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FOR RELEASE: December 17, 2002
CONTACT: Pamela Williams

Is it the Flu or a Cold?

Flu season in Oklahoma usually occurs from December to March every year. One of the most frequently asked questions from the public to health officials at the Oklahoma State Department of Health (OSDH) is “How can I tell the difference between the flu and the common cold?”

According to state health officials, influenza is characterized by the sudden onset of symptoms including fever of at least 100 degrees, muscle aches, fatigue, and dry cough. Several upper respiratory viruses have similar symptoms but they begin slowly and persons with these illnesses are likely to have felt "something coming on."

State health officials continue to encourage persons who have not yet received a flu shot to do so, especially those at high risk of getting the flu, which includes people over 50 years of age, immunocompromised persons, diabetics, and persons with lung or heart diseases/disorders, such as emphysema or congestive heart failure.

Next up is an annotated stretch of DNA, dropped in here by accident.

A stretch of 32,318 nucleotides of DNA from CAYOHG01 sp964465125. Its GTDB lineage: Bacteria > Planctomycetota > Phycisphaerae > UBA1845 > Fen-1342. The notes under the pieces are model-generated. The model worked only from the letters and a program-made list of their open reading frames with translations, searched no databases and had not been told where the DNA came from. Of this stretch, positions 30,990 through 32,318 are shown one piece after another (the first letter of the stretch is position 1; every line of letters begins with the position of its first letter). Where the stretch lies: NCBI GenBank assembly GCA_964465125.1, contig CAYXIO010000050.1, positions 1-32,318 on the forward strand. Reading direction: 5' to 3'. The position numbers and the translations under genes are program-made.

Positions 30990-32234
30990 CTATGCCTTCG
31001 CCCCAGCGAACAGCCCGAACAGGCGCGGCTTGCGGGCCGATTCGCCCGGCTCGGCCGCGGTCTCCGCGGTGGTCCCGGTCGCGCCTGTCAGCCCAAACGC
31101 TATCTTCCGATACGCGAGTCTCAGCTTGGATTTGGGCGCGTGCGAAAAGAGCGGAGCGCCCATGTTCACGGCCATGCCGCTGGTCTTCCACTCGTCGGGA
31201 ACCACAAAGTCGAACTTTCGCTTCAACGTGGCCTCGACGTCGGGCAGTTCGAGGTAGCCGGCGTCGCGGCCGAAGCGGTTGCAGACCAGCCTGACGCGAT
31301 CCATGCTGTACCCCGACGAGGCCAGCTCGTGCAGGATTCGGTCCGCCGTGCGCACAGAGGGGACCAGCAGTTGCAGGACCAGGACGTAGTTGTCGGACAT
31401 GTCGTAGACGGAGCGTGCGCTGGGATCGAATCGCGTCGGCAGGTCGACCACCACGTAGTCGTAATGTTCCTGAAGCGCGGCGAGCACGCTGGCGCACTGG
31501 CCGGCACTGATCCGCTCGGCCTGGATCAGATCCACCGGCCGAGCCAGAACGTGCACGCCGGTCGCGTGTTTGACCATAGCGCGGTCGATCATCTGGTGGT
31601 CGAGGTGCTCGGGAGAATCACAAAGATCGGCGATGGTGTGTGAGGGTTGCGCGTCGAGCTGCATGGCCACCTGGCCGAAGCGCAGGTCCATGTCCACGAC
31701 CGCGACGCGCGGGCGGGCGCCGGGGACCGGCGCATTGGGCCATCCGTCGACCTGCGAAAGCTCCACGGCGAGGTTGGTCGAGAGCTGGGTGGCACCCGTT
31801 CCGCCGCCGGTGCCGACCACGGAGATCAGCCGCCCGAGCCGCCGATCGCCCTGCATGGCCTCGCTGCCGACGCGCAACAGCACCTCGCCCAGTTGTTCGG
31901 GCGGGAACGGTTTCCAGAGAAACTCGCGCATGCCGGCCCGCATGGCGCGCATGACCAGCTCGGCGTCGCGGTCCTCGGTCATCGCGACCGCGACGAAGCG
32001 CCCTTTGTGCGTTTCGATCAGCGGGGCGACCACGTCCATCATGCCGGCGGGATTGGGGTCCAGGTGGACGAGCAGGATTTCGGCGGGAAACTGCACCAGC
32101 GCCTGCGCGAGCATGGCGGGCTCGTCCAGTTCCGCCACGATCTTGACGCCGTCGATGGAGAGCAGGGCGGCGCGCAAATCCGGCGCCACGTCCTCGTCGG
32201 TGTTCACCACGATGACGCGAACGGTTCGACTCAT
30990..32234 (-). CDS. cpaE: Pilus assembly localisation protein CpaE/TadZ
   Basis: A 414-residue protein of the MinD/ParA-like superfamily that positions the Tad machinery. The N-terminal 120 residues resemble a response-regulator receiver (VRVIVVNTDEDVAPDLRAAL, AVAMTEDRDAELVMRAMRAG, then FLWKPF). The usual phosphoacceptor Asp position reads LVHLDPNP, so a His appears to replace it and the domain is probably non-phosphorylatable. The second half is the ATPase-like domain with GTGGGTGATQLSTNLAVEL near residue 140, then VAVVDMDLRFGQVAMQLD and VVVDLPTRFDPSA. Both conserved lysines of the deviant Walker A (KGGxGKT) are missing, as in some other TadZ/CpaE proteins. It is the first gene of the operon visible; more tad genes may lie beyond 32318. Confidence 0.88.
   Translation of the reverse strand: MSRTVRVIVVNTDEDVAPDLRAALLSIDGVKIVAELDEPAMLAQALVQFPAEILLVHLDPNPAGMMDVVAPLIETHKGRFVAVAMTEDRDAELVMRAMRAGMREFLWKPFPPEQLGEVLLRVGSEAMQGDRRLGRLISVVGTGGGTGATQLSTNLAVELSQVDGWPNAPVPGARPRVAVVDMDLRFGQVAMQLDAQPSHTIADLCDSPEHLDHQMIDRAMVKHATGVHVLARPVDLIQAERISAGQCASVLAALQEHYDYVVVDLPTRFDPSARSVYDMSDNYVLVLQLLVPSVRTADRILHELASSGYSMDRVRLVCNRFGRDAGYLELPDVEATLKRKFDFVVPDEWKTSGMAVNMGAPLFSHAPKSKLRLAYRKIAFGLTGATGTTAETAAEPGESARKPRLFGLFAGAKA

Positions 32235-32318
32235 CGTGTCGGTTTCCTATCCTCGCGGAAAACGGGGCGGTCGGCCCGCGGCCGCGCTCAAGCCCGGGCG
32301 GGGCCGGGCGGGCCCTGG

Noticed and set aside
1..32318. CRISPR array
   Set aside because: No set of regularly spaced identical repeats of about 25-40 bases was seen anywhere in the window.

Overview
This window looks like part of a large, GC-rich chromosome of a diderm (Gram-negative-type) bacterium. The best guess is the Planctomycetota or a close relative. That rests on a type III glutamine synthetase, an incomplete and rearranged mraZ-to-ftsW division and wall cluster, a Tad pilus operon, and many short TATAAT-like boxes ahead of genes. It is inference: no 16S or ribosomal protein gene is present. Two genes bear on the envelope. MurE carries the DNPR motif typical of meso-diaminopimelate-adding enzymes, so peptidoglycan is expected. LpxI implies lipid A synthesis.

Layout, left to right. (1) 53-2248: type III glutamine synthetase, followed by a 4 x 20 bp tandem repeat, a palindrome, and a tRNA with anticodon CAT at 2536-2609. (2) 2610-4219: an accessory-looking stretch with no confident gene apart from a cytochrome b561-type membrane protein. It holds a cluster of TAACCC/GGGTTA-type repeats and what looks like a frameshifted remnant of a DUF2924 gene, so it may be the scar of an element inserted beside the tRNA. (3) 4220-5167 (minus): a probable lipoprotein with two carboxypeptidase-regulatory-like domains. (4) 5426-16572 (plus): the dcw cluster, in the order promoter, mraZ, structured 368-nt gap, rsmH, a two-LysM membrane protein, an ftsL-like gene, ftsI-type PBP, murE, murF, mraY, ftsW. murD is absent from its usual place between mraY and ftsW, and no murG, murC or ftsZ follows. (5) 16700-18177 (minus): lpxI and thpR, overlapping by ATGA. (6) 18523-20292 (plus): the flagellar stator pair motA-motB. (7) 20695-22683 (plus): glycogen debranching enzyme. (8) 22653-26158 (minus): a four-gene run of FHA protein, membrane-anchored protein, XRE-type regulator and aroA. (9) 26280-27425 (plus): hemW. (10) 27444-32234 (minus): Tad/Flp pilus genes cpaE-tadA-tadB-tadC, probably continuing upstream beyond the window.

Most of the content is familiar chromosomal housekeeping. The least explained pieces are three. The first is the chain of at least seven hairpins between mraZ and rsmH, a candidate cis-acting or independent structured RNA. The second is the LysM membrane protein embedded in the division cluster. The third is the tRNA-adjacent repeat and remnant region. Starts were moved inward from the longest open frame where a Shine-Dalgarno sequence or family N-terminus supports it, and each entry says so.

The vaccine may give them the protection they need to help prevent complications of influenza, like pneumonia. And because secondary bacterial pneumonia is one of the more serious and frequent complications resulting from influenza, persons in the high-risk group should also talk with their health care provider about receiving a pneumonia (pneumococcal) vaccination, if they haven’t received one already.

Health officials caution that it takes up to two weeks for the flu vaccine to become effective and any exposure to the influenza virus during that period may result in the flu. Antiviral medications can be prescribed by your physician to reduce the severity and duration of influenza illness; however, these must be administered within 48 hours of the onset of symptoms.

Health officials suggest that if you have upper respiratory, "flu-like" symptoms, you should drink lots of water or other non-alcoholic, noncaffeinated fluids to prevent dehydration, and get plenty of rest. One of the most effective ways to stop the spread of respiratory viruses is frequent and thorough hand washing. In addition, cover your nose and mouth when coughing or sneezing and stay home from work or school, especially during the early stages of the disease.

Persons interested in obtaining a flu shot can contact their health care provider, county health department, local pharmacies, or home health care agencies to see if they still have flu vaccine available.


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